What is endodontics?
Endodontics is a specialty of Dentistry that deals with diseases of the dental pulp and its supporting structures.
We are a leading dental centre dedicated to Endodontics, the treatment carried out to save natural teeth, often referred to as root canal therapy. Our specialists offer some of the best endodontic treatments and welcome referrals from dentists all over the UK and abroad. Endodontic Treatment is an economical way to preserve a tooth in function especially when the cost of tooth loss and replacement is so high.
Anatomy of a Tooth
In order to understand what Endodontic Treatment or Root Canal Treatment is, it helps to know something about the anatomy of a tooth.
Teeth have several layers.
- The outside layer of the tooth is composed of a hard layer called Enamel.
- The Dentine layer which is protected by the Enamel layer has at its center a soft tissue known as the Pulp.
- The Pulp contains blood vessels, nerves, and connective tissue that are responsible for forming the surrounding Dentine and Enamel during tooth development. The Pulp receives its nourishment supply from vessels which enter the end of the root.
- Although the Pulp is important during development of the tooth, it is not necessary for function of the tooth. The tooth continues to be nourished by the tissues surrounding it even after the pulp is removed.
Why would I need Endodontic Treatment?
Endodontic Treatment or Root Canal Treatment is necessary when the Pulp becomes inflamed or infected.
The most common reasons for inflammation or infection are deep cavities (caries), repeated dental procedures, cracks or chips. Trauma can also cause inflammation and often shows up as discoloration of the tooth.
If Pulp inflammation or infection is left untreated, it can cause pain or lead to an abscess.
Signs and Symptoms
Indications for treatment include
- Prolonged sensitivity to heat or cold
- Swelling of the gum adjacent to the tooth
- Tenderness of the tooth especially to biting or adjacent gums.
- Sometimes there are no symptoms and the first sign of a problem maybe radiographic evidence corroborated with additional diagnostic testing by the Endodontist.
- Discoloration of the tooth
How can Endodontics help me?
- The Endodontist removes the inflamed or infected pulp, carefully cleans and shapes the canal system and then seals the prepared space.
- Most treatment is performed within one or two appointments, ranging from 60-120 minutes (depending on the tooth and number of canals).
- Once treatment is completed, you will be instructed to return to your dentist for a permanent restoration.
- The restoration of the tooth is an important part of treatment because it seals the cleaned and filled canals from the oral environment, protects the tooth and restores it to function.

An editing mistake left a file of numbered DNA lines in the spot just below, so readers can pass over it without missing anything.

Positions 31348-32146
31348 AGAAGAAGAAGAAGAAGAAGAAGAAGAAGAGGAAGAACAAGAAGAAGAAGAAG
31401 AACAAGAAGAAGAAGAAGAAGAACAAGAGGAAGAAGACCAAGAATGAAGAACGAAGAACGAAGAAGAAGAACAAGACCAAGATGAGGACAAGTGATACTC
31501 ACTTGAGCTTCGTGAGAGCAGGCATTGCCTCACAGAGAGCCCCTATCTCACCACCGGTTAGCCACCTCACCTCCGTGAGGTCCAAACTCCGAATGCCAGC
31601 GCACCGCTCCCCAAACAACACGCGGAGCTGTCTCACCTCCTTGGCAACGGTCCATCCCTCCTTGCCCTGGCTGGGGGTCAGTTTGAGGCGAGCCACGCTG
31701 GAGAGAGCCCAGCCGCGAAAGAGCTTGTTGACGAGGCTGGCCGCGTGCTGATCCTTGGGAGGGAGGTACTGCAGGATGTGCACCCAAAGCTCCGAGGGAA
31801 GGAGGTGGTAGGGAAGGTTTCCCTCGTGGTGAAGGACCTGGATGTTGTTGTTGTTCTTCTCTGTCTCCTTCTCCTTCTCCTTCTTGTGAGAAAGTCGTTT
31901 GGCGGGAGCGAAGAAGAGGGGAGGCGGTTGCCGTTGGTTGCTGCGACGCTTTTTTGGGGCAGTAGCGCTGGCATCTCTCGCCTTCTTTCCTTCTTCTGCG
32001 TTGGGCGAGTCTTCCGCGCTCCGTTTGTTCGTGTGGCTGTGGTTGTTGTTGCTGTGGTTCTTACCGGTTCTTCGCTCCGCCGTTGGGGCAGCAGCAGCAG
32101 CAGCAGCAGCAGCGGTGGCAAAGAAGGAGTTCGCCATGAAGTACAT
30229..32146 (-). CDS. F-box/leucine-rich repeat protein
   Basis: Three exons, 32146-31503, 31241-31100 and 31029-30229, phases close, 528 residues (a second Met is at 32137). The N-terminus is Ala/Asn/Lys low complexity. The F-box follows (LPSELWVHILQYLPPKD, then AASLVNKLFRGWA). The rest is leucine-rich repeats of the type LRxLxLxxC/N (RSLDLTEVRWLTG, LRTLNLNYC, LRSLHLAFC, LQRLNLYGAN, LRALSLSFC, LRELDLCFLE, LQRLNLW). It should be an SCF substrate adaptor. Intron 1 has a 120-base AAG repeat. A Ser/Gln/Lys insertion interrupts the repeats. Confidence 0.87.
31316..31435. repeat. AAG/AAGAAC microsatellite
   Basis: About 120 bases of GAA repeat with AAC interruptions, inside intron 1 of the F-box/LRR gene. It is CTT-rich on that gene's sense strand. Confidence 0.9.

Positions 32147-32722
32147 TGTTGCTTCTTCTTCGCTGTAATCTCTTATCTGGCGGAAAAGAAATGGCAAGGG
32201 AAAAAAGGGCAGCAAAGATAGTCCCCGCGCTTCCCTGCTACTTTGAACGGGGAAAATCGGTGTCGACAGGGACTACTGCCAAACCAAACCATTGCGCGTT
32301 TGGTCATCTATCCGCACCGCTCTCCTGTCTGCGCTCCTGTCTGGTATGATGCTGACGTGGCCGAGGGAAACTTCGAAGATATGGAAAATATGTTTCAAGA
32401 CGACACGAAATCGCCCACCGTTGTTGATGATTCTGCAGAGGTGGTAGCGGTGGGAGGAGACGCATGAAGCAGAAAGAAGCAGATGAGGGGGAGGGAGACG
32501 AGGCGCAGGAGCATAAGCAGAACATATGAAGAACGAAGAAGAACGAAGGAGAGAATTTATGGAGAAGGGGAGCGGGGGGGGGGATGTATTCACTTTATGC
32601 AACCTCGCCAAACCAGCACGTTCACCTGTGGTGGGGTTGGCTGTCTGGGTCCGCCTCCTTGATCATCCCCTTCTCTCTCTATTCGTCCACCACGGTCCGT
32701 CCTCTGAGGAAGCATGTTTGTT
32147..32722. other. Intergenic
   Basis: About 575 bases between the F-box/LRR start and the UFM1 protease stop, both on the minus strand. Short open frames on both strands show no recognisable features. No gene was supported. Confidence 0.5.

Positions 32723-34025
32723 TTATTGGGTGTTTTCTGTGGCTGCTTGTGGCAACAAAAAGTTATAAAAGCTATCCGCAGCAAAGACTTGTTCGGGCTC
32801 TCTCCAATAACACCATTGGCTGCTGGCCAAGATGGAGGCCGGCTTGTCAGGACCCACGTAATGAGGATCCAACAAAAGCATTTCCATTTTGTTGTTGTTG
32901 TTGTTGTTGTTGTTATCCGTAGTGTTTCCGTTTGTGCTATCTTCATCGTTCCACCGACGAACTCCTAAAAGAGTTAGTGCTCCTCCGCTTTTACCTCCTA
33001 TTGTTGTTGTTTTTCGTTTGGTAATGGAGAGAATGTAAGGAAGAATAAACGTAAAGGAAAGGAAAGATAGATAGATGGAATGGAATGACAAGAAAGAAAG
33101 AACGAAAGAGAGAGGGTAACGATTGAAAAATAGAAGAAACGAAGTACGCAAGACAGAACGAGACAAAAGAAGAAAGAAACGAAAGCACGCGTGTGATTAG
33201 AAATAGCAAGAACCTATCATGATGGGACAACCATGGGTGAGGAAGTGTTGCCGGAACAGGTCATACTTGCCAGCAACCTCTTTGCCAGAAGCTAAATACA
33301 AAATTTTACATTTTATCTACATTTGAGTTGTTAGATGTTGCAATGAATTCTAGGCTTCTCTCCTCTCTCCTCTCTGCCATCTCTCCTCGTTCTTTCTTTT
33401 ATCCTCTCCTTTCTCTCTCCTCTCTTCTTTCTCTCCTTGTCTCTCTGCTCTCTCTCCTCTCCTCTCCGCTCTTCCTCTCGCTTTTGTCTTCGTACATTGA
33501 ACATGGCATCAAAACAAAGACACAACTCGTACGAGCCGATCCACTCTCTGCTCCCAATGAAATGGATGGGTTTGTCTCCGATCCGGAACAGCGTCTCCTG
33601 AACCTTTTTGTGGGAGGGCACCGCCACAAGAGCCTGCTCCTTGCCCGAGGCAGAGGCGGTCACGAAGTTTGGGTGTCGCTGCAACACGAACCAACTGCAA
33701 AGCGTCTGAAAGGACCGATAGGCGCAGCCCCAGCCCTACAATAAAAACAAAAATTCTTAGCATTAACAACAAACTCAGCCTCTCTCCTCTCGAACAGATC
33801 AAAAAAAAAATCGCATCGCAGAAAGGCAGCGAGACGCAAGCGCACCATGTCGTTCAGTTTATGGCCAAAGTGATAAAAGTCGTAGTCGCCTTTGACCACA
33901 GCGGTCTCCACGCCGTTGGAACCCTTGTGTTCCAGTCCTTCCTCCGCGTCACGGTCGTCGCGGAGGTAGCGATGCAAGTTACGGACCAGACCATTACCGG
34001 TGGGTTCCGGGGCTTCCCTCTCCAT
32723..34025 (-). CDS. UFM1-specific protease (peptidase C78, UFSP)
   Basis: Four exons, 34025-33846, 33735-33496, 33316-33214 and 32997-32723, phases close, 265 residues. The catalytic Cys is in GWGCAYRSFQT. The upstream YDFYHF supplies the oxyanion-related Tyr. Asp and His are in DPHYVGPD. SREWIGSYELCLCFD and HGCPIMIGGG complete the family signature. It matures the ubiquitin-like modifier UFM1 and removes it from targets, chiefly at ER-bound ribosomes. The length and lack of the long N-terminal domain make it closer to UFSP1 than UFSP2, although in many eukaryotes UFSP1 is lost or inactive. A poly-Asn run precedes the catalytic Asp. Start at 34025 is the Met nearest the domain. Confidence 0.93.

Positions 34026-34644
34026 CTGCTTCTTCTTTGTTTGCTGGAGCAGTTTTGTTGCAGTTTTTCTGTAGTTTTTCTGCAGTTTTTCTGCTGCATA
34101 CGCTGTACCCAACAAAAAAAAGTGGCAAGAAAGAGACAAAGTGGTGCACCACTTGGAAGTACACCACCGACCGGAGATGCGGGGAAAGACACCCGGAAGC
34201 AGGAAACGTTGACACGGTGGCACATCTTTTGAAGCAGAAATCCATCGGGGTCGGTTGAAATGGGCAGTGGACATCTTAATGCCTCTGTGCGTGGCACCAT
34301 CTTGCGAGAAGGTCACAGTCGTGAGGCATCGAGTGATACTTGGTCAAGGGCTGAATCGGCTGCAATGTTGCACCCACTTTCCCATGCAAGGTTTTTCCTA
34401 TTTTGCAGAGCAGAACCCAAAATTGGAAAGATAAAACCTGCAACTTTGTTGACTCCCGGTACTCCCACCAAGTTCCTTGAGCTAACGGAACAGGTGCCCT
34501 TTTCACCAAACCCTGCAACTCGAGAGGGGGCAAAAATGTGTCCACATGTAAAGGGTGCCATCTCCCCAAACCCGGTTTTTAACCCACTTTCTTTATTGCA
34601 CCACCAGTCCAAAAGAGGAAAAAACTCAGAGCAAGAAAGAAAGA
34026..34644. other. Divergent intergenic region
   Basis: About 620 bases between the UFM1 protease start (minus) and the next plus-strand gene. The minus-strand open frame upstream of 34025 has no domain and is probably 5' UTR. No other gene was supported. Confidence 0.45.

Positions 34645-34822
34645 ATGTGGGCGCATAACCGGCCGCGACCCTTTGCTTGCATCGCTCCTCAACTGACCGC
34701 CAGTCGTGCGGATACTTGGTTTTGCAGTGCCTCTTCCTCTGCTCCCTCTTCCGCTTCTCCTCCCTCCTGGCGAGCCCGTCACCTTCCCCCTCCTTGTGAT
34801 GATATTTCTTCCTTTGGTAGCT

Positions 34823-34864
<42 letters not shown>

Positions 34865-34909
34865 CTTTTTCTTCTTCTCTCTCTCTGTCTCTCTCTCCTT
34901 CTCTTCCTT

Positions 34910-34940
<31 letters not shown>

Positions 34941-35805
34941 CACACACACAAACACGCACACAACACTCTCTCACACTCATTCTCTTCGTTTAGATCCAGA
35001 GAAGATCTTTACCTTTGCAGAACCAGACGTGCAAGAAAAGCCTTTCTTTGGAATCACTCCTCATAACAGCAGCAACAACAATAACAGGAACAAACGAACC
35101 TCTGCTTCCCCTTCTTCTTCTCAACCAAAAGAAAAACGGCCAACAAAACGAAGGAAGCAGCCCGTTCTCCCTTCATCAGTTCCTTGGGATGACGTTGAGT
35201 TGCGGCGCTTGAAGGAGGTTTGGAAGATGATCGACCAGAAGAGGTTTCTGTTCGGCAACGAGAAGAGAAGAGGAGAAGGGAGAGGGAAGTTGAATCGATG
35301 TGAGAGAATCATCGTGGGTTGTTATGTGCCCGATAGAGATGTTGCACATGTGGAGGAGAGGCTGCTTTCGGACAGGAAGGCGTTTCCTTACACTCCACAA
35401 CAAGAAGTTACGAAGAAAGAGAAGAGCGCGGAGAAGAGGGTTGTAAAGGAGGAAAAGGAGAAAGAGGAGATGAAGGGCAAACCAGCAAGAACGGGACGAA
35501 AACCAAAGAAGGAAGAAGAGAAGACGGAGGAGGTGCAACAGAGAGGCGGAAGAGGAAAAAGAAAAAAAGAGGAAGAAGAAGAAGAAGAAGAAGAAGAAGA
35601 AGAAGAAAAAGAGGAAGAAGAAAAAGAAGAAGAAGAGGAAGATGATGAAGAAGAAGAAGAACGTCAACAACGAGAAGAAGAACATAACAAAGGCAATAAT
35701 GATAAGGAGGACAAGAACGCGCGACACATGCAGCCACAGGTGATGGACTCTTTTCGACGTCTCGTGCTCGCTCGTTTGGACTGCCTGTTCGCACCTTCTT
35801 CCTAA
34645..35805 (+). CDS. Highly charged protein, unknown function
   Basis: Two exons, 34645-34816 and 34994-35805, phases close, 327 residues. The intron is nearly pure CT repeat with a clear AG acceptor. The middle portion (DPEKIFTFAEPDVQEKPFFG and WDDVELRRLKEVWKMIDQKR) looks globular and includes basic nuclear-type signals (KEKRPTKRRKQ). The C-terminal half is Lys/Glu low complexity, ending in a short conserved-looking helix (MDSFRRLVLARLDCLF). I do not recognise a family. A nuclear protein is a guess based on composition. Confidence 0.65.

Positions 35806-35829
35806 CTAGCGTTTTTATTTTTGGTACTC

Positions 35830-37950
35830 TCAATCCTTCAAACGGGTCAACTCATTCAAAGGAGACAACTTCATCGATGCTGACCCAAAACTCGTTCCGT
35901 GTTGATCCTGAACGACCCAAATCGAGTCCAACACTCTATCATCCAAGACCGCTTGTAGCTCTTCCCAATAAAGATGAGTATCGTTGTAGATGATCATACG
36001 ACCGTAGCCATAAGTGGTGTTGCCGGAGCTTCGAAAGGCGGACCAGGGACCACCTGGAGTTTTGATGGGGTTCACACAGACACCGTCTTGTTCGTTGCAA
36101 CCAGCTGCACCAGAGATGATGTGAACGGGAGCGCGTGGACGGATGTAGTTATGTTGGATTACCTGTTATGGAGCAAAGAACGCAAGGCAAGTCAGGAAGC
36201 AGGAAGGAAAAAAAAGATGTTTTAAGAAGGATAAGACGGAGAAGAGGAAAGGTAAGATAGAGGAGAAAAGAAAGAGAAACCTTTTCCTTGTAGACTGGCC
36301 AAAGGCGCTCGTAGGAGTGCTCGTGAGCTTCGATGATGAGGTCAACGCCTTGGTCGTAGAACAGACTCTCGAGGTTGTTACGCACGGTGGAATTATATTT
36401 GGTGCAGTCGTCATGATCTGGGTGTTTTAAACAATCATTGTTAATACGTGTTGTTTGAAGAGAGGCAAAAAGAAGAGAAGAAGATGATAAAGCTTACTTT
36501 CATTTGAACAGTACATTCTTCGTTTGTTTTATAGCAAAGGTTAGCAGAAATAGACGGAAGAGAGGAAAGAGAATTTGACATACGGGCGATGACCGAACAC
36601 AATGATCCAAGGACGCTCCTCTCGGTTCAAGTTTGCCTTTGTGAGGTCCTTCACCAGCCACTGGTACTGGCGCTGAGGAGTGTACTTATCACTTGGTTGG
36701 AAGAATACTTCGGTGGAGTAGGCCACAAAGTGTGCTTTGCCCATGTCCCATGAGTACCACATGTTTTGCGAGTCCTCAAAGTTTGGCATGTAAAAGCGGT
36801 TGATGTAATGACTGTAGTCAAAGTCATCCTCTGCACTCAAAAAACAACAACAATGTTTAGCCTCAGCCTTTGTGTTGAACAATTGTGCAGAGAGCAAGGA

- In addition to conventional endodontic treatment your dentist may have referred you for Endodontic Retreatment, Endodontic Surgery, Cracked Tooth or Traumatic Injury.
|Consultation to include X-Ray's||£90|
|Root canal treatment/re-treatment|
|Surgery||from £700 (based on complexity)|
|Management of Separated instrument may incur an additional fee|
Root Canal Treatment
Root canal treatment involves the location, shaping, disinfection and filling of the root canal space, to allow a tooth with an inflamed or infected pulp to be saved.
The procedure is carried out under local anaesthesia (injection in the gum) and we endeavour to provide pain-free treatment.
Following canal location, flexible instruments called root canal files are used to shape the narrow channels in the centre of each root. Shaping allows the disinfectant access to the bacteria located at the end of the tooth.
Disinfection of the root canals is carried out with various disinfectant solutions and often an antibacterial paste may need to be left within the tooth between appointments.
The cleaned space is then filled with a rubber-based material known as gutta percha.
A dental operating microscope / magnification loupes is used during treatment to aid visualisation and assure precision during treatment.
Root canal therapy may be completed in one or two appointments, depending on the tooth and the number of canals present.
Once treatment is completed, you will be instructed to return to your dentist for a permanent restoration.
The restoration of the tooth is an important part of the treatment because it seals the cleaned and filled canals from the bacterial re-entry, protects the tooth and restores it to function.
Root canal Retreatment
Occasionally, teeth that have previously had root canal treatment become infected again. The main reasons for this are: